Sunday, 3 August 2014

Praying for peace


Centenary of WW1
100 years ago today, Foreign Secretary, Sir Edward Grey said : "The lamps are going out all over Europe; we shall not see them lit again in our life-time.
The following day, Britain embarked on the First World War, a conflict lasting 4 years and costing the lives of over 16 million men, women and children and the maiming or injuring of over 20 million.
The First World War was to be the war that ended all war.
But, as we know, that was not the case, neither on these shores or elsewhere in the world.
People are being asked to embrace the symbolism of lighting a candle between 10 and 11 tomorrow night to encourage a period of reflection on human sacrifice and the cost of war.
This is not an Act of Remembrance such as that we observe at Armistice in November though, of course, there are elements of Remembrance.
Rather, the focus of a lit candle, is a  reflection of hope for future generations.
That is made all the more difficult, all the more poignant and all the more vital with the vast amount of conflicts raging in our world today.
Many years ago when I sat Higher English, one of the set texts was  Sunset Song, part of A Scots Quair by Lewis Grassic Gibbon.
These words come from Sunset Song:
They went quiet and brave from the lands they loved, though seldom of that love might they speak, it was not in them to tell in words of the earth that moved and lived and abided, their life and enduring love. And who knows at the last what memories of it were with them, the springs and the winters of this land and all the sounds and scents of it that had once been theirs, deep, and a passion of their blood and spirit, those who died in France? With them we may say there died a thing older than themselves...
A new generation will come up that knows them not, except as a memory in a song...
They died for a world that is past, these men, but they did not die for this that we seem to inherit. Beyond it and us there shines a greater hope and a newer world, undreamt when these men died.

Beyond it and us there shines a greater hope and a newer world.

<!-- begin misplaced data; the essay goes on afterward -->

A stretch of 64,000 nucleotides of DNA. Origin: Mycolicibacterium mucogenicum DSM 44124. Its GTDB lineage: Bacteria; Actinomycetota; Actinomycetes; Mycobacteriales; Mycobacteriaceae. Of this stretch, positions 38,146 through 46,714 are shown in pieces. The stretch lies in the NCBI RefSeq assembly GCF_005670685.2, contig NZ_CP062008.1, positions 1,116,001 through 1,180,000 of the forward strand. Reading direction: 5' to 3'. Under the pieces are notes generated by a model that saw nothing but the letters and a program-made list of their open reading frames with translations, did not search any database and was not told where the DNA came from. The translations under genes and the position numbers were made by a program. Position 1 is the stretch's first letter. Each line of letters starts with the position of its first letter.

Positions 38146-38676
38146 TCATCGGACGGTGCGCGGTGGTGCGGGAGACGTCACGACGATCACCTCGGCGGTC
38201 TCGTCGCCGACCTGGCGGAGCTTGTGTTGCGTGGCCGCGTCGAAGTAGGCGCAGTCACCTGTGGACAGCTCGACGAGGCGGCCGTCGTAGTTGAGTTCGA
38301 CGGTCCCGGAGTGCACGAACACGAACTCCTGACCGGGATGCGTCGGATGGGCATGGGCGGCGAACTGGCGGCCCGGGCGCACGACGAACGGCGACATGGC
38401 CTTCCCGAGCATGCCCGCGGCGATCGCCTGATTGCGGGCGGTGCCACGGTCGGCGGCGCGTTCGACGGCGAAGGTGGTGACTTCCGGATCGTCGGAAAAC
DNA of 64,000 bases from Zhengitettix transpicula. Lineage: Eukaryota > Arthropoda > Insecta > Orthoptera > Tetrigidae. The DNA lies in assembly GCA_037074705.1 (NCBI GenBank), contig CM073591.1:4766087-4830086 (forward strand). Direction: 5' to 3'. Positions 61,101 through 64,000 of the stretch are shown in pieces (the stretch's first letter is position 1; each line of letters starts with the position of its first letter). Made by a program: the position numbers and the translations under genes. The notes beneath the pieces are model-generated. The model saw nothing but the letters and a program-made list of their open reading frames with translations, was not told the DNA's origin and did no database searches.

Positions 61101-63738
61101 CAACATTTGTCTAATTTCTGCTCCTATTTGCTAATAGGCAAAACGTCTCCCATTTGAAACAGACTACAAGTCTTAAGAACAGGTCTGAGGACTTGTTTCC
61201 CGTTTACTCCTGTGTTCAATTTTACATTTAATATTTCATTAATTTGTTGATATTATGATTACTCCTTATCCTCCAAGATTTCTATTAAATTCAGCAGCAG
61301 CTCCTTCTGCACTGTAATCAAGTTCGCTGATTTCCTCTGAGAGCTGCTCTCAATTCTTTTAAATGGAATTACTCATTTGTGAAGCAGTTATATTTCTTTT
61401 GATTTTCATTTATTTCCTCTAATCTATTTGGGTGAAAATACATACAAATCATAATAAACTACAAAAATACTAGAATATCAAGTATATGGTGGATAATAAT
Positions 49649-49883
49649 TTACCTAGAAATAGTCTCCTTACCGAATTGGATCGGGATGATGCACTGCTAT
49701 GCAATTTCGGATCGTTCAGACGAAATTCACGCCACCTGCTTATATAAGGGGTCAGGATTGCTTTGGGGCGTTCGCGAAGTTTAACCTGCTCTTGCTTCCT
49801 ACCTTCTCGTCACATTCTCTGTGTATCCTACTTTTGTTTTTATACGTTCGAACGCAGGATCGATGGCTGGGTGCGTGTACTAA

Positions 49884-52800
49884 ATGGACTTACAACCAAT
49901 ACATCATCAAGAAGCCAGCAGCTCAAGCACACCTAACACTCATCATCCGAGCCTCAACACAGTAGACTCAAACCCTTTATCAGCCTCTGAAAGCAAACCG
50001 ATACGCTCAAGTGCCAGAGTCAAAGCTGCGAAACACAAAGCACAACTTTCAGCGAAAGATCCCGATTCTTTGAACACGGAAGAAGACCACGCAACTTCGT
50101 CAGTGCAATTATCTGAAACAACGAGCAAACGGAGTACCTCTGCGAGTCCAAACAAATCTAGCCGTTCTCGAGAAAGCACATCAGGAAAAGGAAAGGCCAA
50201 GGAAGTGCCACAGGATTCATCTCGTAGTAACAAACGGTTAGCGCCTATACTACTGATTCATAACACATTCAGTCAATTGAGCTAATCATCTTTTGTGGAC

Still,that world has not been realised.
Still folk are forced from their homes and their lands as war continues. 
Still tribes and nations are decimated and the poor and the vulnerable are forever victims.
More than ever before,this generation has to continue the hope and the dream of a world without war.

And so if our commemorating the centenary of the First World War is to be anything more than patriotic symbolism, with our lighting of a candle, must come a commitment to relight those lamps - in our lifetime.

Let us pray
God we confess today that we have short memories
and little ambition for massive change.
We settle for the confusion of lies and propaganda
that salves our conscience
and allows us to sleep at night.
Confront us with our responsibility
and with our culpability.
We who claim to long for peace
don't recognise true peace when we see it.
We who claim to love our neighbour
fail to see your face in one another.
And we who claim to love justice
do not understand the complexity of conflict.
We would balk at embracing an economy
unsupported by the wages of war.
God open our eyes, our minds and our hearts 
until we see as you see
And, fuelled by your understanding
and your compassion
resolve to love one another.
May we see the light of peace
dawn upon our world
in our time
God of all creation,
Prince of peace.
Amen
   

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